KILLALOE – In August of 2011, 17-year-old Kaylie Welk was enjoying summer and preparing to return to Madawaska Valley District High School to complete her senior year when opportunity came knocking.
Kaylie was talking to a former teammate from The Ottawa Valley Thunder who mentioned that she should check out a new facility in Ontario for young hockey players focused on their training.
Canadian International Hockey Academy (CIH) is located in Rockland, Ontario – about 30 minutes from Ottawa – and provides a high school education administered by the Upper Canada District School Board along with top level hockey training and conditioning in a co-ed boarding facility.
This is the first year of operation and Kaylie will be a part of the first graduating class. Athletes can apply to the institution and must complete an application and meet certain standards both athletically and academically to be accepted. There are also scouts within the academy that travel to watch young players and approach them with information about joining. Kaylie however, is what is known as a walk-on. Little did she know, she had already been scouted and the academy was interested in her.
The education program is delivered through correspondence courses but there are teachers on campus available to assist students during their sessions. All of the staff at the academy, including the “house parents” has, in one form or another, been involved in professional sports.
There are a total of four teams – three boys and one girl team – that fill the CIH roster. Kaylie plays on the first line as a forward. The girl’s team is in the Midget AA division which is the highest level of women’s hockey in Canada.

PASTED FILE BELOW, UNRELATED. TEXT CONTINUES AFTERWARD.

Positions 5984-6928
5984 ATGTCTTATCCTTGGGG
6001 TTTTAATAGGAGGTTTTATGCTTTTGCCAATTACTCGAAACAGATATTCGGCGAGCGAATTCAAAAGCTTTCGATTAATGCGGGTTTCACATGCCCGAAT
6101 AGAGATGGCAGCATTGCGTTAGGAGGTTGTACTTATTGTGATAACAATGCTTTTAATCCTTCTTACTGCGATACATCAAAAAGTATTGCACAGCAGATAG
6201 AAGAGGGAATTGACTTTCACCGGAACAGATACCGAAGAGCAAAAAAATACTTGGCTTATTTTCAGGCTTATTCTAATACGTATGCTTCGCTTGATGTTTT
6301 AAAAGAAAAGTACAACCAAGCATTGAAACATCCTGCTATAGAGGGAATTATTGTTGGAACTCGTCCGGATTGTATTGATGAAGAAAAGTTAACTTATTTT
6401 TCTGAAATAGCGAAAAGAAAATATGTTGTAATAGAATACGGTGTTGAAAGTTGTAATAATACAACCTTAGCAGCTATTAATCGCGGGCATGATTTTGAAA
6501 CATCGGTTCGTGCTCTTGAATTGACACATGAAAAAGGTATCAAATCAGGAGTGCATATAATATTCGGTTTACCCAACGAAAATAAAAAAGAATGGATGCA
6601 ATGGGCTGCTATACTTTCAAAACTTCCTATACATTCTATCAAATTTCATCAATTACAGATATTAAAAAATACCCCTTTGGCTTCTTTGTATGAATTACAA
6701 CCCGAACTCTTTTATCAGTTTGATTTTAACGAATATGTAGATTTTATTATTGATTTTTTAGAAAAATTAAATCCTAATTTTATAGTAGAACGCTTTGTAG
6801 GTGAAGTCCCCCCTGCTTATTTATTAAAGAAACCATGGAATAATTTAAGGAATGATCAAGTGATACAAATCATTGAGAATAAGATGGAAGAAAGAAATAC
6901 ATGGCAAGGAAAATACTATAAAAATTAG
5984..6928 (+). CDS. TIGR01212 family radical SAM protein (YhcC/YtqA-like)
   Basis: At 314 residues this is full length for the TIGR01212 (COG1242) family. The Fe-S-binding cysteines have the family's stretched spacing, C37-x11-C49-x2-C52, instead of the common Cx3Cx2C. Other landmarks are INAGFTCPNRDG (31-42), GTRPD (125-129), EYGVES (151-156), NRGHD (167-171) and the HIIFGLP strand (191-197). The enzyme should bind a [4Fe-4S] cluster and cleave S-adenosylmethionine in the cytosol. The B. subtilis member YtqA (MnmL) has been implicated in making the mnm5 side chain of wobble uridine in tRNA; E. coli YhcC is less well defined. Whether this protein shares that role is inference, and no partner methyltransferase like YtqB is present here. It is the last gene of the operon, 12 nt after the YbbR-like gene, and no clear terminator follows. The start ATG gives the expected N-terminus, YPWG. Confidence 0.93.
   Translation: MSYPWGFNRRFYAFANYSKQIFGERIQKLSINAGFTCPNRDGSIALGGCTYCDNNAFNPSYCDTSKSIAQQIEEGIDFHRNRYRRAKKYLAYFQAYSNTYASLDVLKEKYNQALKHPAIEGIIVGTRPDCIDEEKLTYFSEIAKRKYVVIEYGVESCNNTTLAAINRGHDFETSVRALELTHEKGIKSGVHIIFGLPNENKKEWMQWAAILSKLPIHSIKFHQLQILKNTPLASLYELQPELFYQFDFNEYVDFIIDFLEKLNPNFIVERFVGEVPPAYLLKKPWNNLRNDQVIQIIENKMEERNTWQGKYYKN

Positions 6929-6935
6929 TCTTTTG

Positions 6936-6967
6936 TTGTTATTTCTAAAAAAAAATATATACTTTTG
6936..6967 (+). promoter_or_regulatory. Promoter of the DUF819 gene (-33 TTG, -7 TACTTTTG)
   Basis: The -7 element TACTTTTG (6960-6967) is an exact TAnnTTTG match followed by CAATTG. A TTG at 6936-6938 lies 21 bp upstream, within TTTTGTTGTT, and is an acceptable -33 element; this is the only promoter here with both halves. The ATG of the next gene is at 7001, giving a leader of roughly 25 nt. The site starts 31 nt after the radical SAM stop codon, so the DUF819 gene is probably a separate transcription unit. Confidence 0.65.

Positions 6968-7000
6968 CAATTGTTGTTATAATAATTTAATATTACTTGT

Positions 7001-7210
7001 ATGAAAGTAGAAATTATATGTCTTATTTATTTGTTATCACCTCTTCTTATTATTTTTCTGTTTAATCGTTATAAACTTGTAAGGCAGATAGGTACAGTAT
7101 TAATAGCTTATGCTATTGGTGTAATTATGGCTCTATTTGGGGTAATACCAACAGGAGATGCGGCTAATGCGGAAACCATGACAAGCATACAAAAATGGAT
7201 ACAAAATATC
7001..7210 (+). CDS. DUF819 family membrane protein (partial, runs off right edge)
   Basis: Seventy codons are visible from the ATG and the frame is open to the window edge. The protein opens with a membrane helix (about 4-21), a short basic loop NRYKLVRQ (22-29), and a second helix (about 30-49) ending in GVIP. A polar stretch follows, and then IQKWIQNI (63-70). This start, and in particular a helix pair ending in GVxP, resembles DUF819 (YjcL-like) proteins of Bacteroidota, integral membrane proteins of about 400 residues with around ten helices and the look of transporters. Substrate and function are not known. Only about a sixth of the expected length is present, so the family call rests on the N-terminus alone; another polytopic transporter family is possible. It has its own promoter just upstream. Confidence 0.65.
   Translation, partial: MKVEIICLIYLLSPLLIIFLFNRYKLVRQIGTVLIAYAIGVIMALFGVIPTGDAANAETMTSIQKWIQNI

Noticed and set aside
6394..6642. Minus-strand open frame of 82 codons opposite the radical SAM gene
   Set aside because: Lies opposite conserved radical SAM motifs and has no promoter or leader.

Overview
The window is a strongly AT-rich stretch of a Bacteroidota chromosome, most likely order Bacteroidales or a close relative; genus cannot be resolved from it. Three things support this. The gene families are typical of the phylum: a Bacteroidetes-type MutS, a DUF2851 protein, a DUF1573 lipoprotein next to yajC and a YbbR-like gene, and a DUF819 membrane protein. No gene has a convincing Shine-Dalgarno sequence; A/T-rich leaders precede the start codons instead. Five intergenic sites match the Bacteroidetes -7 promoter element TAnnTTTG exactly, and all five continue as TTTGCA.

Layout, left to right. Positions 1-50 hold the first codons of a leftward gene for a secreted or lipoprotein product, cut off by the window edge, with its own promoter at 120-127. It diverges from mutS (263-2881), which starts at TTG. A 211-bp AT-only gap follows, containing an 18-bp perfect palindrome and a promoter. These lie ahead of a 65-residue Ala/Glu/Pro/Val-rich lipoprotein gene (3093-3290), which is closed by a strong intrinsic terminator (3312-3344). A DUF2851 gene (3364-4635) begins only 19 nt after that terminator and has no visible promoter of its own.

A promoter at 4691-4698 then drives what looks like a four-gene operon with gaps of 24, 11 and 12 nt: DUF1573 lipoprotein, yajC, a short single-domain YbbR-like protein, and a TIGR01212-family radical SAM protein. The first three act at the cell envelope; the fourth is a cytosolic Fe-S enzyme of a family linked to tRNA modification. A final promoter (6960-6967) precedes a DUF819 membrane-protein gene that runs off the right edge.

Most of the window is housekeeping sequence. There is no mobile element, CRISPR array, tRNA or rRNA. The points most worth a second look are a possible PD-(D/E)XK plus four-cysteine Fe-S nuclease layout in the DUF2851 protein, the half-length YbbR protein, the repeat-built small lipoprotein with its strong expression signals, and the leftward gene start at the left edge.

Kaylie travelled with her parents, James and Catherine Welk, to Rockland in August to tour the facility.
With state-of-the-art facilities and an NHL-sized ice surface in the new arena, Kaylie was most excited about walking a few steps to practice rather than having to drive up to an hour.
When everything was in place for Kaylie to attend CIH for Grade 12, it was October and she had a month and a half of classes and training to catch up on. She moved in with her roommate, a grade nine student, and began her studies and practices.
As an example of the calibre of athletes she is living and training with, her line mate is a player from the Czech Republic who plays back home for the Women’s National Team.
On her own time, Kaylie has begun power skating lessons with Paul Lawson, the Montreal Canadiens Skating Coach, who also works with various other NHL’ers during the off season. Welk says that it’s great to have good hands and be able to move the puck but skating is what can put you at the top of the pack and get you noticed.
This story continues in the February 23, 2012 issue of The Valley Gazette.